The Guardian, UK (Jonathan Jones)
While Greece and Egypt are destabilised by the eurozone debt crisis and revolution, we must do more to protect their vast store of the world's antiquities
In the British Museum on a Sunday afternoon, ancient faces look back at children and adults alike. Inside their glass cases, pharaohs and priests are unfazed by the crowds. And crowds there always are, for these are the painted coffins and carved masks of the ancient Egyptians, relics of a culture that has entranced the world for thousands of years.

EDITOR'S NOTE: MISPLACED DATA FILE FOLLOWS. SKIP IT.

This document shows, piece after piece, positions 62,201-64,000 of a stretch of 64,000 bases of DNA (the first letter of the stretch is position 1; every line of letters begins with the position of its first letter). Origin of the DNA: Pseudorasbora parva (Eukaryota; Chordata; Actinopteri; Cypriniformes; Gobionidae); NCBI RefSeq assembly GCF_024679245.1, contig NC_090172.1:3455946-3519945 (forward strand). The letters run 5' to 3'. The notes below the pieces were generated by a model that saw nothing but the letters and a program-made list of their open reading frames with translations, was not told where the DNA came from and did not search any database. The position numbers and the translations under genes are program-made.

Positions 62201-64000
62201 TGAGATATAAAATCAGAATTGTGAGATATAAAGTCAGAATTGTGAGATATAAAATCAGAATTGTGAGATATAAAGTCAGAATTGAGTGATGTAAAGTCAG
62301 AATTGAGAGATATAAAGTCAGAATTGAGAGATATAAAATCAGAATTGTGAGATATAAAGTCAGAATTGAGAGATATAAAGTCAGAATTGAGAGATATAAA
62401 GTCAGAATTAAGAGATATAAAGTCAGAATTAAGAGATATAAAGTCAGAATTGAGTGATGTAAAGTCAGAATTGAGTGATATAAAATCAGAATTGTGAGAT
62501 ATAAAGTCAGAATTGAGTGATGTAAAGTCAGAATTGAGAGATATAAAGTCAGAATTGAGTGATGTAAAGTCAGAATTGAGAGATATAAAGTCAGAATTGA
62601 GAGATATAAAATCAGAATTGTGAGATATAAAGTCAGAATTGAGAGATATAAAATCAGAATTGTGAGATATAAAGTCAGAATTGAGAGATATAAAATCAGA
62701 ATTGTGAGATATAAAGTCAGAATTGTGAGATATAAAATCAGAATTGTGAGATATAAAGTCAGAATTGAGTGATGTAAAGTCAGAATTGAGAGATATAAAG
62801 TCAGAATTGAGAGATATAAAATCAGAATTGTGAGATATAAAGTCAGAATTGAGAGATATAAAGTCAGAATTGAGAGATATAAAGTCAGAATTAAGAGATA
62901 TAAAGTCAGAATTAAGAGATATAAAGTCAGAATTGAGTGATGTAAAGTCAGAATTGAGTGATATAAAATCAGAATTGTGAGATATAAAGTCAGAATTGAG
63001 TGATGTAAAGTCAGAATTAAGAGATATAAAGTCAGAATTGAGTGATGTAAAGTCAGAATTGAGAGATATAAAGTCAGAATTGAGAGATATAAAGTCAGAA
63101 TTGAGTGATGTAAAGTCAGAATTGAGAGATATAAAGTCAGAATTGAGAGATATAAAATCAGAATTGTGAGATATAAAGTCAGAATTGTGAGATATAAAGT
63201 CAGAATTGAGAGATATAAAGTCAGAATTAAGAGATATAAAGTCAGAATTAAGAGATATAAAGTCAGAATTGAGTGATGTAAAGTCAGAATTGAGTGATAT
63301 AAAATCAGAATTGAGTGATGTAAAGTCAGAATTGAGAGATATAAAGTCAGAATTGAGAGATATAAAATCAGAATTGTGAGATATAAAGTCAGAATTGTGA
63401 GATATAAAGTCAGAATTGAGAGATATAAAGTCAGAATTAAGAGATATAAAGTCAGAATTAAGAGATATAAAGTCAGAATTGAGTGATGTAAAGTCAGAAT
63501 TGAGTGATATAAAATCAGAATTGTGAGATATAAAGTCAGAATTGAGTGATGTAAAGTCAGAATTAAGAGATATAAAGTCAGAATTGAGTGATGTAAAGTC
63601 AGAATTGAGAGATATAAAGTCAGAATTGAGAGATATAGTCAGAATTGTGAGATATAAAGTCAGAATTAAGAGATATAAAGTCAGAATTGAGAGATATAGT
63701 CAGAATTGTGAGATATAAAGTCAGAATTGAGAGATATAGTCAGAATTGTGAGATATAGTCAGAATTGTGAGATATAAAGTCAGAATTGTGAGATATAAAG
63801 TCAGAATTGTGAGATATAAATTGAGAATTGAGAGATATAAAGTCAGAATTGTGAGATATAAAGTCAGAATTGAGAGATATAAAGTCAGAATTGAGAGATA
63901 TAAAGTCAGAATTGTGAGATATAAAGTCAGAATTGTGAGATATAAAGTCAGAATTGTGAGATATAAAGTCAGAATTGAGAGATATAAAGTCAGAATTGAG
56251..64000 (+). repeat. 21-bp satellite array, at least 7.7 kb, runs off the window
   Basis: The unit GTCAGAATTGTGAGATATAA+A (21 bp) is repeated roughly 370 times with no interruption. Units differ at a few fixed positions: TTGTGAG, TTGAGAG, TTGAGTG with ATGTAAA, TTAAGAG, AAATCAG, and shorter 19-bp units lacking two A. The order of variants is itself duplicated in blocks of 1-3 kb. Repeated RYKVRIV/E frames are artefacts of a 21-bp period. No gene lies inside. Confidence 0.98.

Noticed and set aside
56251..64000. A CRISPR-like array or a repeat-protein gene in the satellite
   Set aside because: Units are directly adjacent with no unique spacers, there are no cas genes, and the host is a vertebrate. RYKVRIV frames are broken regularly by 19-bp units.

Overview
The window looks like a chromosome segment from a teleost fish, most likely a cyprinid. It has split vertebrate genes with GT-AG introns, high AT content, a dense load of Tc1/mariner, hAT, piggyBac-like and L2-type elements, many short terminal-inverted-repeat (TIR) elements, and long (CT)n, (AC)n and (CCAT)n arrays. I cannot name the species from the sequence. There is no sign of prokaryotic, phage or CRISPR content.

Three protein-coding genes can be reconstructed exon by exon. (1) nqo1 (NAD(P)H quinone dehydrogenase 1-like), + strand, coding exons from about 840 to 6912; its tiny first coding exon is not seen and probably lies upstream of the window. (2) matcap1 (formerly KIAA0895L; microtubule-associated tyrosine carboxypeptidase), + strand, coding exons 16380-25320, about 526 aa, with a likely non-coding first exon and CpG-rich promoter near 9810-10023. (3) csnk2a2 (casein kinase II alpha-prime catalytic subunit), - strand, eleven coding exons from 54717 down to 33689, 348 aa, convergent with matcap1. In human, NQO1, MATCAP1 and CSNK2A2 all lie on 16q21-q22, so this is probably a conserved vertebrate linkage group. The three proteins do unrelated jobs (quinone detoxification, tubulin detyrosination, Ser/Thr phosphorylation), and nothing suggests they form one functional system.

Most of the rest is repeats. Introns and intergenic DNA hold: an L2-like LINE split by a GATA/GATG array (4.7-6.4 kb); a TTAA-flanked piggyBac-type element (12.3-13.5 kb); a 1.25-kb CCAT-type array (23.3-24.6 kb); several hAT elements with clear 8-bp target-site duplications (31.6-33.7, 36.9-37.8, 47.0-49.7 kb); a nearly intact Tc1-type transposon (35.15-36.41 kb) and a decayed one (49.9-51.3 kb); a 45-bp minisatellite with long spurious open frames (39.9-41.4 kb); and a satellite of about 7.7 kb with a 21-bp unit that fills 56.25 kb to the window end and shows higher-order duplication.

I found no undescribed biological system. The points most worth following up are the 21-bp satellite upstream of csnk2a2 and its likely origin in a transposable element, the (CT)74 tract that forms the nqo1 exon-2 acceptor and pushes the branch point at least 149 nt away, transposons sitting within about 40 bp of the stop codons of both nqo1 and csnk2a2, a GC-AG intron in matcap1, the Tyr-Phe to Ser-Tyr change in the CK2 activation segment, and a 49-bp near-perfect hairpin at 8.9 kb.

Ancient civilisation is part of the world's heritage, and in recent times it seemed nothing could seriously threaten that inheritance. Tourists visited such sites as Giza in Egypt and Olympia in Greece safe in the assumed knowledge that we were seeing wonders that would always be available to admire.
Yet the instability of the world in 2012 is a threat to the apparently tranquil monuments of antiquity.